PARIS (Reuters) - Hundreds of people were arrested in France overnight in clashes between police and protesters angry over conservative Nicolas Sarkozy’s victory in Sunday’s presidential election, police said.
Official figures released on Monday said demonstrators set fire to 730 cars and injured 78 policemen across France, with 592 people arrested in the violent protests against the tough-talking former interior minister.
The tally was revised sharply upwards after an initial report appeared to downplay the clashes and was at odds with local police figures and eyewitness reports, which suggested widespread troubles in numerous French cities.
Sarkozy made his name as a law-and-order hardliner who also tightened France’s immigration laws, making him a hate figure for the left. Slogans spray-painted on the streets of Paris overnight included “Sarkozy fascist”.
Leftist sympathizers clashed with police in and around Paris’s Place de la Bastille after Sarkozy’s victory against Socialist Segolene Royal and security forces fired tear gas and at least one burst of water cannon to disperse the crowd.
Youths went on the rampage in adjoining streets, smashing phone cabins and shop windows.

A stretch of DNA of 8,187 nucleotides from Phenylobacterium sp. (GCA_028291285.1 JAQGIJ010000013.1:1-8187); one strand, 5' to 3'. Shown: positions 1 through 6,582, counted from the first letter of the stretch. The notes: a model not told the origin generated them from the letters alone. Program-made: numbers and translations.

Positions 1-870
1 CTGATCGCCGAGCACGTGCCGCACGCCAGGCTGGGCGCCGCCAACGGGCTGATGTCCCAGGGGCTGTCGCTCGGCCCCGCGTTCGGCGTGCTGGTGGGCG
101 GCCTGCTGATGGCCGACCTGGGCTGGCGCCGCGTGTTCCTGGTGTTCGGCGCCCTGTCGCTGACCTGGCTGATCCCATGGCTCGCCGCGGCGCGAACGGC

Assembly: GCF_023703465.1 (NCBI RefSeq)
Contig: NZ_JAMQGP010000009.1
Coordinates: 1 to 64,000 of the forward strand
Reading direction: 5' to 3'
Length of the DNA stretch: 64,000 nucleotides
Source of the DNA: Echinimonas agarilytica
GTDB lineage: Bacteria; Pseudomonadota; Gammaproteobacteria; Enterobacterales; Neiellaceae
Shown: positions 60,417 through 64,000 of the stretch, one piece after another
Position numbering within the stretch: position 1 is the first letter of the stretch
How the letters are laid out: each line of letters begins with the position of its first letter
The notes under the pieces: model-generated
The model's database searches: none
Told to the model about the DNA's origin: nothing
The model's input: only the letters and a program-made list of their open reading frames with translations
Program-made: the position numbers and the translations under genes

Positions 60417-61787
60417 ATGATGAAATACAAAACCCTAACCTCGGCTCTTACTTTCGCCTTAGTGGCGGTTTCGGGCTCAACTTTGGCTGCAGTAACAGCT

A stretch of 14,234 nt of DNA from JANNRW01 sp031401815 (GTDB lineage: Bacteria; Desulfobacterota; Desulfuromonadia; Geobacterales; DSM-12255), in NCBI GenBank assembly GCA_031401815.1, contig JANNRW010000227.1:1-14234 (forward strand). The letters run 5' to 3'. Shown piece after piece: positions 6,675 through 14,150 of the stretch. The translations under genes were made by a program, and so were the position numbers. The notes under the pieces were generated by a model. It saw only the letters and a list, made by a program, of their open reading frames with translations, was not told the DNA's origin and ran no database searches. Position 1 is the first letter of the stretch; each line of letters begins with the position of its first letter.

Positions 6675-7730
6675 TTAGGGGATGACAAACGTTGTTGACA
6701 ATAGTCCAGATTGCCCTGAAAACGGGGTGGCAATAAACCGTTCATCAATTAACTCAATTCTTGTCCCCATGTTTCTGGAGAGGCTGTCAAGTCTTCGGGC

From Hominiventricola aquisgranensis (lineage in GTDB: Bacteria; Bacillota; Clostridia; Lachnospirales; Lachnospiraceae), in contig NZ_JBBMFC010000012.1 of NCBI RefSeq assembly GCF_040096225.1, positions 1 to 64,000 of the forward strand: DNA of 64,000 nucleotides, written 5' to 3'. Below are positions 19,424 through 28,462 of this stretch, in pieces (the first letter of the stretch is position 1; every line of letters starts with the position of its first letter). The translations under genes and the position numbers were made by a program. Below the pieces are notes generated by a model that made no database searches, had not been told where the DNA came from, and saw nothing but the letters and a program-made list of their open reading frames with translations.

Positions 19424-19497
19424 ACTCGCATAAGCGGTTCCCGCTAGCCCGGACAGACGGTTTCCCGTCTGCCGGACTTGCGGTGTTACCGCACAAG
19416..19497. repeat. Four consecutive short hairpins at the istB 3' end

“Everyone got hit,” said Sophie Wolkowitch, whose pharmacy suffered 14,000 euros ($19,000) of damage.
Similar attacks were reported in the southeastern city of Lyon and the southern city of Toulouse. Bus shelters were smashed in the northern city of Lille and a school was set on fire in the Paris suburb of Evry.
In the northern department clustered around Lille, about 100 cars were torched, the fire brigade said.
In Nantes, 26 people were held for questioning and six police were slightly injured after 1,000 people joined a march against Sarkozy in the western city, said Yves Monard, head of public security of the Loire-Atlantique department.
Cars and shop windows were also damaged in Nantes while to the northwest, in Caen, four police were hurt and an attempt was made to set fire to the local office of Sarkozy’s UMP party.
Sarkozy is a particularly controversial figure in France’s poor, multi-ethnic suburbs, which were the epicenter of three weeks of rioting in 2005.
At the time Sarkozy branded the troublemakers as scum and Royal said last week that a victory by her opponent would provoke violence in French suburbs.
However, an internal police memo obtained by Reuters said there was no large-scale trouble there.
“The second round of the presidential election did not generate any large demonstrations of urban violence in sensitive neighborhoods,” said the memo.
It added that the level of violence was above that usually seen on July 14 Bastille Day, France’s national holiday, “but below that of New Year’s celebrations”.
Police say on an average just over 100 cars are set ablaze in France each night.